Previously unseen footage taken by rescue teams working deep below Ground Zero in the immediate aftermath of the collapse of the twin towers reveals for the first time just how dangerous was the search for survivors following the attacks of 11 September 2001.
The footage, to be broadcast in a documentary, 9/11: Ground Zero Underworld, tells the story of the rescue and recovery mission, which saw workers battling to recover trapped survivors. But, other than the 18 people dug out on the first day, no survivors were ever found, and after two weeks the rescue mission turned into a grim collection operation for thousands of body parts.
The footage reveals the efforts of rescue teams making forays into small, undamaged voids, deep beneath the carnage above ground. What they found ranged from decaying bodies to, surprisingly, virtually untouched cars. While some places were completely destroyed, other areas – shopping malls and underground stations – were sufficiently intact for workers to walk around freely.
The documentary, to be shown on Channel 4 on 11 September, also focuses on the forensic teams' painstaking and often harrowing process of identifying victims. For some of those experts , the work became more than just a job.
Shiya Ribowsky, a former director of special projects at the New York City Medical Examiner's Office, found out that his best friend Jeff Wiener had been killed in the attack.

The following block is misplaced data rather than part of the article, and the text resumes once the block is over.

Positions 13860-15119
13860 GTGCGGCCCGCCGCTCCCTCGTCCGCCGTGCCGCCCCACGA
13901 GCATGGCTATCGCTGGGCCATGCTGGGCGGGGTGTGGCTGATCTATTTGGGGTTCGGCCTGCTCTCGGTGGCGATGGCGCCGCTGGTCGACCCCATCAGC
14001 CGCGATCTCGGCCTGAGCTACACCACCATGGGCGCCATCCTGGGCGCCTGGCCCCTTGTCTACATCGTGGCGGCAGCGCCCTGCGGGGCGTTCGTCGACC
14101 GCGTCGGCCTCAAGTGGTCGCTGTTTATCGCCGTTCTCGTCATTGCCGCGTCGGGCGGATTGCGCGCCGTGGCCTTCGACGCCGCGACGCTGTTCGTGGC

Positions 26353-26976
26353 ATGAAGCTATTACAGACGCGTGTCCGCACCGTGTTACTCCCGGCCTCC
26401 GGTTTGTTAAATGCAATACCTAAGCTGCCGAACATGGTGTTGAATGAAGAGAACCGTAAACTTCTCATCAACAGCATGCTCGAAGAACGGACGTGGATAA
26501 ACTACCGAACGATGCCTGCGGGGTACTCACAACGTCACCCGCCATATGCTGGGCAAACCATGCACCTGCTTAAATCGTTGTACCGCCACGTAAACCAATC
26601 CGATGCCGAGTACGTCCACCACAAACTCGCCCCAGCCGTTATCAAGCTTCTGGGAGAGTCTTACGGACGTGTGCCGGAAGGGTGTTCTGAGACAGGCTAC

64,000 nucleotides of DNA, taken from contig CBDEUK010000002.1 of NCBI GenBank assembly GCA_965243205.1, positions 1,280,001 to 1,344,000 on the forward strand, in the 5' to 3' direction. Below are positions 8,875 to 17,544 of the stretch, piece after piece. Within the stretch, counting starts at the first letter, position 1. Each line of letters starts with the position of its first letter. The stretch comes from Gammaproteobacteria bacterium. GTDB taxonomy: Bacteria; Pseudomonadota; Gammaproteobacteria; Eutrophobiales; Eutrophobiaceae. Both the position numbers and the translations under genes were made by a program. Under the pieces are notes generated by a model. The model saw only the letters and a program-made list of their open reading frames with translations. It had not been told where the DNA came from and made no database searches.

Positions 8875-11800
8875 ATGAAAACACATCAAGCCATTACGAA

"Knowing that Jeff had been killed made it easier for me to work the kind of crazy hours we were working, because I felt as if I had a stake in this," he said. "It put a face for me on all the other victims, because it was easier for me to understand a family member or a friend sitting in front of me who was talking about 'this habit' of their friend or 'that attribute'. It made it easier for me to sympathise."
The amount of time that he and his team would have to remain at work was revealed in the first three weeks after 9/11 when only 290 bodies had been identified, with still no trace of the thousands of people reported missing.
Because of the efforts of the rescue workers and DNA comparison techniques used to identify the 20,000 body fragments, more than 60 per cent of the victims were finally identified and restored to their families.Reuse content